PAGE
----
8 Steps to Safely Change a Tire Fast
The dreaded moment. Thump. Rumble rumble rumble.
Your tire blew out, and now you sit in the driver seat of your car clutching the steering wheel and asking yourself “What do I do now?”
The good news is that you prepared in advance; your spare tire is in good shape, you have everything you need to change the tire, and you know exactly what you have to do.
Unfortunately, life isn’t always that neat and tidy. However, when it comes to tires, you can always, with a little effort, be prepared for the worst. And, although you may have sworn off changing tires and have vowed to call road service, the reality is that may not always be possible. If you’re along a stretch of road where your cell phone has no service, or you forgot your phone at home, you’ll have to use your own tire-changing skills! So what can you do to get through this type of emergency situation?
The first step is preparation.
Step #1: Prepare ahead. Do you have every item that you need to change a flat tire? That involves more than just the spare tire, which should be in good shape and with sufficient air pressure. You will also need your owner’s manual, a car jack, lug wrench, blocks or wedges for wheels, and warning flares or triangles. Don’t forget a flashlight, towel and hand cleaner. Lastly, if you like to protect your hands, consider having a pair of gloves on hand.
Learn how to use your jack and lug wrench in advance – not when you’re under the pouring rain at 2 a.m. trying to figure out which way that handle should be turned. Also, you may need to figure out where your spare tire is. If you can’t find it, remember that, while some are in the trunk or tucked inside a rear panel, in larger vehicles the spare might even be under the vehicle. Your owner’s manual will give you a hint where to look.
Step #2: Get out of the way. When you feel that thumping of a flat tire, slow down and turn on your hazard lights or flashers. Next, choose a place to change the tire. You should look for a stable surface that’s not on an uphill or downhill grade. (You don’t want your vehicle to roll away from you, do you?) Try to avoid parking on dirt or grass, since these unstable areas could allow your car jack to sink into the ground.
Keep clear of traffic, where a distracted driver might not notice your car along the side of the road. Set up your warning flares or triangles so that other vehicles will use caution when passing you – this is especially important at night or when visibility is low.
Step #3: Get stable. Turn off your vehicle and apply the emergency brake. Make sure your vehicle won’t roll away while you’re changing the tire by putting a rock, brick or wheel chock against the wheels on the opposite side of your car from the flat tire.
Step #4: Assemble your work items. Fetch the spare tire from the trunk. Also take out the jack, lug wrench, screwdriver, and other essential items.
Step #5: Go nuts. Get those lug nuts on your tire loosened to be able to remove the tire. To do that, take a good look at your tire. Does it have a wheel cover or hubcap? If so, remove it by using a screwdriver to pry it off. Then use the lug wrench to loosen the nuts by turning each one counterclockwise. Remember, however, that you want those nuts loose but not actually off. So give them just under one turn each. Are they stuck in place? You may have to use your foot, leg, or whole body weight to get the lug wrench to move, and that’s just fine.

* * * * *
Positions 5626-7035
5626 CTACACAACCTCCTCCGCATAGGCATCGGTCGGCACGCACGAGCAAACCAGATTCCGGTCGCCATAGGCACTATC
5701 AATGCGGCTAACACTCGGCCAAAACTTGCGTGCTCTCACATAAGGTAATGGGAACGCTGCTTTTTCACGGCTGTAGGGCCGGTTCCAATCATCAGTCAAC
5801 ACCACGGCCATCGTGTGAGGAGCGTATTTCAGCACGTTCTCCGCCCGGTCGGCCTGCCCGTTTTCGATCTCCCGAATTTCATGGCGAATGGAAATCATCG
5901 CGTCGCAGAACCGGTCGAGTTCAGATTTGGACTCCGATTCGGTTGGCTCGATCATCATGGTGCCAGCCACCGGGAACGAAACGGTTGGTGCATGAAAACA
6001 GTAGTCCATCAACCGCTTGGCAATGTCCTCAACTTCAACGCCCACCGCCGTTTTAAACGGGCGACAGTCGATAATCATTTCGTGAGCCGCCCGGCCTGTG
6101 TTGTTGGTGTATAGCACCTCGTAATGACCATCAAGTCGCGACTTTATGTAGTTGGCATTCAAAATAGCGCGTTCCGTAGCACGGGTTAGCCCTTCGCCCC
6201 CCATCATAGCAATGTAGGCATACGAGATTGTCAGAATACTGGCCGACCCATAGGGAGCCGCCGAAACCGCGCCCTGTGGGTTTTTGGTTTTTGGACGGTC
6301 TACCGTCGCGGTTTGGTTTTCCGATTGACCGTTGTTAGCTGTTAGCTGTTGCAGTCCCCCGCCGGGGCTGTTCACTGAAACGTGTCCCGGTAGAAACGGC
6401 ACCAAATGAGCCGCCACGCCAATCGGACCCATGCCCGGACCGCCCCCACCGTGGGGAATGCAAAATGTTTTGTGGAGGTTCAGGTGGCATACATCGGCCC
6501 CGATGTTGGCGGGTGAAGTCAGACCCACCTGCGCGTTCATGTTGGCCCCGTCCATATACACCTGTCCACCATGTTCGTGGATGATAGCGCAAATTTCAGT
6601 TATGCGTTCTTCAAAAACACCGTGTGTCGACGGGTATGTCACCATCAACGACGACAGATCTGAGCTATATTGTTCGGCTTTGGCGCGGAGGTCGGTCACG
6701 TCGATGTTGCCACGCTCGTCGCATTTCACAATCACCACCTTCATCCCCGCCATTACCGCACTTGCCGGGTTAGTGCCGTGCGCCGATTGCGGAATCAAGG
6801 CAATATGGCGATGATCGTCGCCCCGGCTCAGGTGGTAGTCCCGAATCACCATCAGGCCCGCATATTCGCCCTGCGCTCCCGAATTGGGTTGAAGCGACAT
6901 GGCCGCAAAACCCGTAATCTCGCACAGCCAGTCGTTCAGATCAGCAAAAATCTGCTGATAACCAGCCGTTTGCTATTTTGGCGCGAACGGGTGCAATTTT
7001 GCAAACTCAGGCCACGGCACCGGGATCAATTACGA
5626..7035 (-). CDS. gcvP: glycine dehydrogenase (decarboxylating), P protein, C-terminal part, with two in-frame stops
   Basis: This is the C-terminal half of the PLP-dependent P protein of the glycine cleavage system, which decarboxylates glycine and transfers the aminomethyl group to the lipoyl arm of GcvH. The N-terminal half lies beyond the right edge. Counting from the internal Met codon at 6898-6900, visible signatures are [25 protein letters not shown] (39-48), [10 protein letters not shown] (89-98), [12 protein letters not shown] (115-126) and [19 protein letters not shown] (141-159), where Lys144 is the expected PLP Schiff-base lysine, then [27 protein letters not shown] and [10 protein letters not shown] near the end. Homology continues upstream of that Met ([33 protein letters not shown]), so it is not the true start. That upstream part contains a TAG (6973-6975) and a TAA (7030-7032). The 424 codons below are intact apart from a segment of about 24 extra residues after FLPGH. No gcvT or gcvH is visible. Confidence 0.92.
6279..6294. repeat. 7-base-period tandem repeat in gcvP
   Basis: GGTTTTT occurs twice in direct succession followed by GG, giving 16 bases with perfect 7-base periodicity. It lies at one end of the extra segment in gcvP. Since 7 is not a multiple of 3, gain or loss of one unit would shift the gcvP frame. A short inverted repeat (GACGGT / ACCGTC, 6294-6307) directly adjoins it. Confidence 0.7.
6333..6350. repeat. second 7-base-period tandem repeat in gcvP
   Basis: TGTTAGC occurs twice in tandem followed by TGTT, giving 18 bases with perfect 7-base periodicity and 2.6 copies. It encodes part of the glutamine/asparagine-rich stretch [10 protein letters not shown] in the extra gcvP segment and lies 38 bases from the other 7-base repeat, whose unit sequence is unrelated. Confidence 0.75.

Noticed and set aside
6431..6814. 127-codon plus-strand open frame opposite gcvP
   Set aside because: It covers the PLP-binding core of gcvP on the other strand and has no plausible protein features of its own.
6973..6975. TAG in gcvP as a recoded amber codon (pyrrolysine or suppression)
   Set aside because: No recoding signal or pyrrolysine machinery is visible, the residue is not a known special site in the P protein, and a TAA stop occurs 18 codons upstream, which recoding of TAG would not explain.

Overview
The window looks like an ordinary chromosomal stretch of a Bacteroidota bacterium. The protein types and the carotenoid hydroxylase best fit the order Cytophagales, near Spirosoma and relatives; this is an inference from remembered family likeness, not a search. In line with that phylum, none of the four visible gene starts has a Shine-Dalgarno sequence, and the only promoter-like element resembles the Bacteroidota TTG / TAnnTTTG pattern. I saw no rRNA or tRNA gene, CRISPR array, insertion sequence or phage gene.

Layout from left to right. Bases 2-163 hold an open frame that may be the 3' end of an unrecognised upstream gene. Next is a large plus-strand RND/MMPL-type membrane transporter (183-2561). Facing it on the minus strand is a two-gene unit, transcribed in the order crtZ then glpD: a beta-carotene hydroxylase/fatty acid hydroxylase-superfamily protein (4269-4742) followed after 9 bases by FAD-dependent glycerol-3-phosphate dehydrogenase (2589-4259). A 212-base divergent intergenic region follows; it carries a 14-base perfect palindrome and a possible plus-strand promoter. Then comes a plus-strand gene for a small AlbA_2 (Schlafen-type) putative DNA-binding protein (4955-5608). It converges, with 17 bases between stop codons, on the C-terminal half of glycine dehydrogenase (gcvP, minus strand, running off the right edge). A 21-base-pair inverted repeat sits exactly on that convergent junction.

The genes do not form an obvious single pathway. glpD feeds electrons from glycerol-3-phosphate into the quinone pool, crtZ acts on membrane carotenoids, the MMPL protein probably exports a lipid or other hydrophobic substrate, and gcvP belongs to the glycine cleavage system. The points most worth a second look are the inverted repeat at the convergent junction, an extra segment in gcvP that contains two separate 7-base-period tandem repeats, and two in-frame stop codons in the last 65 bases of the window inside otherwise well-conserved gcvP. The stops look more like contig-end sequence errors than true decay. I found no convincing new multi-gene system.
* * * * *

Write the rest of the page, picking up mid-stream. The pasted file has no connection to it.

Step #6: Lift up your baby. Now it’s time to get your vehicle into the air. Place your jack at the best spot for lifting. Scratching your head and wondering where that is? The best location is different for different car models, but your owner’s manual should tell you where that "sweet spot" is. Pay attention to that detail, since lifting your vehicle in the wrong place could damage the car. Often the best space is underneath the frame, close to the flat tire.
Lift your vehicle up at least six inches, or enough to get the flat tire off, but also with enough to slip on the fully inflated spare. Don’t be in a rush to get it up; lift it slowly, turning the handle on the jack clockwise. Make sure that no parts of your body are under the vehicle (such as your feet) at this point and until you lower your vehicle again. Next you can fully remove the lug nuts and put them in a safe, clean place. You don’t want dirt to get in the threads, so placing them inside the wheel cover or hubcap works well.
Step #7: Remove the old. Remove the flat tire by pulling it straight towards you with both hands. Remember that a tire is heavy, so be prepared for the weight. Once it’s off you can roll it over to the rear of your vehicle where it won’t be in the way. Lay it down flat so it doesn’t roll away.
Step #8: Put on the replacement. Take your spare tire and lift it into place, carefully aligning the wheel studs with the holes on the tire. Then put on the lug nuts. Turn each lug nut clockwise, tightening them by hand as much as possible. Then lower your vehicle by turning the jack handle counterclockwise, and then remove the jack from under the car. This is when you can finish tightening the lug nuts with a lug wrench in a crisscross pattern. Don’t attempt to tighten the nuts when your car is in the air since the movement could make your vehicle slip off the jack. Replace the wheel cover or hubcap if it fits the spare. Remember to put all the items you used away in the trunk of your car.
One last tip – remember that your spare tire is probably not designed to be used at high speeds or long distances. Get your flat fixed as soon as possible. Also, to minimize the need to change your tires under emergency situations, remember to keep an eye on them. Keep them properly inflated, rotate them regularly, and monitor them for tread wear.